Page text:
COLOR GRADING IN LIGHTROOM
Take a deep dive into the beautiful and dramatic effects that color grading in Lightroom can add to your B&W and color photos.
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As landscape photographers, many of us started out by shooting the iconic landscape photography locations. Perhaps some get bored with these locations, or perhaps they were never interested in them at all. In this article I discuss the benefits of photographing familiar and unfamiliar locations as well as some of the potential downfalls.
Let’s start with the familiar locations. These are locations that may be dubbed as “iconic” in the photo world. Some of them may just be familiar to those local to the area. I call these locally familiar locations. There is a benefit to shooting these familiar locations. Many times, these locations that require very brief hikes, such as scenic overlooks. If you enjoy tapping on that snooze button on the alarm numerous times, these can be great alternative locations to get a shot. If you have been there before, then you already know where you are going and what type of image you might be after.
Here is a photo of wildflowers beneath the Superstition Mountains in Arizona. This is a good example of a local iconic landscape photography location. For those around Arizona, this is a popular scene and location. For many others who have never been in this region, this would be more unfamiliar.
There are also places that I consider global iconic landscape photography locations. A place like Horseshoe Bend comes to mind. For one, it is an incredibly scenic view of the Colorado River. It is a relatively easy location to make a beautiful image and requires just a short, easy hike from the parking lot. If you are in the area and looking for a sunrise or sunset location in a pinch, it works perfectly. It is also an easily recognizable location that many tourists and print collectors from around the world want to hang on their walls.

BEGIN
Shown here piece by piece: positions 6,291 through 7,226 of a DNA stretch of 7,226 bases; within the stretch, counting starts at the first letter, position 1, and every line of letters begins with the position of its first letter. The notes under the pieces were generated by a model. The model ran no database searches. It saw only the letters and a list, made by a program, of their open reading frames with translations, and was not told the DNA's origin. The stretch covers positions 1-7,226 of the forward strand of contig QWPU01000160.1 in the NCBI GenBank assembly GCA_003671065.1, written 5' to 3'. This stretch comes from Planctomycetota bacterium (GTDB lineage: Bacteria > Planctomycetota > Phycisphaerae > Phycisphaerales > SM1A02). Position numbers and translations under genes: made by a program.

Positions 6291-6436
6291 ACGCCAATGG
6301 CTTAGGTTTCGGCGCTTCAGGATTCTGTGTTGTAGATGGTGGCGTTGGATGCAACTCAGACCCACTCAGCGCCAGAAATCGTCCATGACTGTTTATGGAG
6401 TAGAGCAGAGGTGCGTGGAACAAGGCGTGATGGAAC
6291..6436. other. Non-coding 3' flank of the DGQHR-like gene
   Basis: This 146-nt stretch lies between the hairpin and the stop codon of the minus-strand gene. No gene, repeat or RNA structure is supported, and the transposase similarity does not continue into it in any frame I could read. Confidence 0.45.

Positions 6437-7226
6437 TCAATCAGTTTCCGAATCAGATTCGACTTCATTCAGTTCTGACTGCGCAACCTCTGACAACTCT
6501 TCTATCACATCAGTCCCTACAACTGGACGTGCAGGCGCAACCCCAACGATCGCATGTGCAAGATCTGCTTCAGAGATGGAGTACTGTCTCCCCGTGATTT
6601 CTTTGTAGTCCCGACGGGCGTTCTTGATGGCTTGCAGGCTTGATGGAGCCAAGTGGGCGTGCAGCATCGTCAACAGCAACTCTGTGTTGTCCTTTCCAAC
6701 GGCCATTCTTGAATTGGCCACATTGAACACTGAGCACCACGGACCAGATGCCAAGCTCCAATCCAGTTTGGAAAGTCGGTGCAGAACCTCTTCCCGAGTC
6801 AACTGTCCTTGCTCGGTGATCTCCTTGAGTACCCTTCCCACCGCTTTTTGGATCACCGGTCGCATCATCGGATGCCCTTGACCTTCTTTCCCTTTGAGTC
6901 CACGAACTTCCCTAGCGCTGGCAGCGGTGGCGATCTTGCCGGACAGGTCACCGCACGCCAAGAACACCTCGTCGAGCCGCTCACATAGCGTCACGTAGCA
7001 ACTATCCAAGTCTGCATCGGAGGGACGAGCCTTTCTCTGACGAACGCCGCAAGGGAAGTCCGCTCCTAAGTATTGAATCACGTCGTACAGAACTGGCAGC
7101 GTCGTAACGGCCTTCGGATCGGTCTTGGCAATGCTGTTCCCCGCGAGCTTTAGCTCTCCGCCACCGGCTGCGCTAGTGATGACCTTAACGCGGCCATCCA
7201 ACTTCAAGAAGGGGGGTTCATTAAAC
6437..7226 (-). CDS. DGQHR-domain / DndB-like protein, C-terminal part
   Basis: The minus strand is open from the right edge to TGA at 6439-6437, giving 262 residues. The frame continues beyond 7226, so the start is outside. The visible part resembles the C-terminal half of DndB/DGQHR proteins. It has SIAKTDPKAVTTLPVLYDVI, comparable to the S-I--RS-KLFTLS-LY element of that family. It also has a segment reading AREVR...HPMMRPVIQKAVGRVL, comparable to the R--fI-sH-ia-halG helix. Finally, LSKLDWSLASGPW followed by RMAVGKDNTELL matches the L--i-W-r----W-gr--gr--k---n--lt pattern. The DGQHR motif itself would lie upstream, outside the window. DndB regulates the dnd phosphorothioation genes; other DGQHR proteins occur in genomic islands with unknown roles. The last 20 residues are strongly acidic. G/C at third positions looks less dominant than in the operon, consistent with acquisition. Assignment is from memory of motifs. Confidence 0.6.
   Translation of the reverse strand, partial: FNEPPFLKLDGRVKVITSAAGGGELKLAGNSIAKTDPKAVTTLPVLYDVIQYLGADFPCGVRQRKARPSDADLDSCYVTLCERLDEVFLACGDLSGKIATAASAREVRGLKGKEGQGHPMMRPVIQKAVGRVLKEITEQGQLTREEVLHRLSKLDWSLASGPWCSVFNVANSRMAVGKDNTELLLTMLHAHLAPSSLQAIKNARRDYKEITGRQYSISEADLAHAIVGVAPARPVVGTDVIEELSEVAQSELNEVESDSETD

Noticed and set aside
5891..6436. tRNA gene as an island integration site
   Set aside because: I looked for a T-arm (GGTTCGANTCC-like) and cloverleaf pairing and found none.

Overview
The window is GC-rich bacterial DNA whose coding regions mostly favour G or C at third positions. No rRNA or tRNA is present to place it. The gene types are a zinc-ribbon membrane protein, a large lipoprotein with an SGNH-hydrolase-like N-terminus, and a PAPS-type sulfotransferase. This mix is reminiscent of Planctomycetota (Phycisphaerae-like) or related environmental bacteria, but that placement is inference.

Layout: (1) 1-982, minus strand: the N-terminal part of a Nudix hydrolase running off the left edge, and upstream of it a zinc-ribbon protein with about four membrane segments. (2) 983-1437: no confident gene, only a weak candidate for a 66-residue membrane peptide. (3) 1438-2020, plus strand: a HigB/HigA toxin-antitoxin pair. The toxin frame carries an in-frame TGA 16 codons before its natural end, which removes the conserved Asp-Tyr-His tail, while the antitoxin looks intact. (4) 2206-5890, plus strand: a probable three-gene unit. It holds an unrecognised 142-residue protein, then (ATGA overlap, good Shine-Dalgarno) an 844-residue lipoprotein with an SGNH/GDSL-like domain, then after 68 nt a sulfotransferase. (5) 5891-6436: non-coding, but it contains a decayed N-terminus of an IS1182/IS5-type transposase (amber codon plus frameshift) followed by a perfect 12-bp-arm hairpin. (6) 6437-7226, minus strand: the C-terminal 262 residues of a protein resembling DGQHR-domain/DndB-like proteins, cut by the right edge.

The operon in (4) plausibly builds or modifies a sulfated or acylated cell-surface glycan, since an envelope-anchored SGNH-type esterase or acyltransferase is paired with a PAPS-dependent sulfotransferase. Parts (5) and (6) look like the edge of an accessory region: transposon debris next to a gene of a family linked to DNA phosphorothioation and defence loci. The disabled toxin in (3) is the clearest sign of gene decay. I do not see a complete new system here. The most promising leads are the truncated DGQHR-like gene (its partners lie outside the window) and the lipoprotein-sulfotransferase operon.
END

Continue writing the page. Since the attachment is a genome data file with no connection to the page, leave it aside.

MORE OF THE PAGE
As someone who specializes in fine art prints, I find that clients purchase familiar images more so then locations they don’t know. If photography is your business, this is one of the many benefits of shooting familiar locations.
In addition to prints, aspiring photographers may take workshops to these rather familiar locations. Perhaps there is just pure enjoyment in photographing a familiar location. It can be more comfortable for some photographers to be in this environment compared to a new unfamiliar place.
Now, it’s important to realize that these familiar iconic landscape photography locations can come at a price. The more familiar the location, the greater the possibility of more crowds. If you are not a fan of crowds, or hoping to have a location all to yourself, then you may need to expand your explorations to lesser known areas. Because these locations can be popular amongst other landscape photographers, I often suggest pushing yourself to create a unique image from these places, if possible.
Let’s face it, familiar landscape photography locations can get boring and predictable. They can even be difficult to create new compelling imagery. However, I certainly would not pass up the opportunity should one arise. Familiar locations can be a great place to learn your camera at ease. There may not be as much pressure to create an image that is unique since a return might be easier.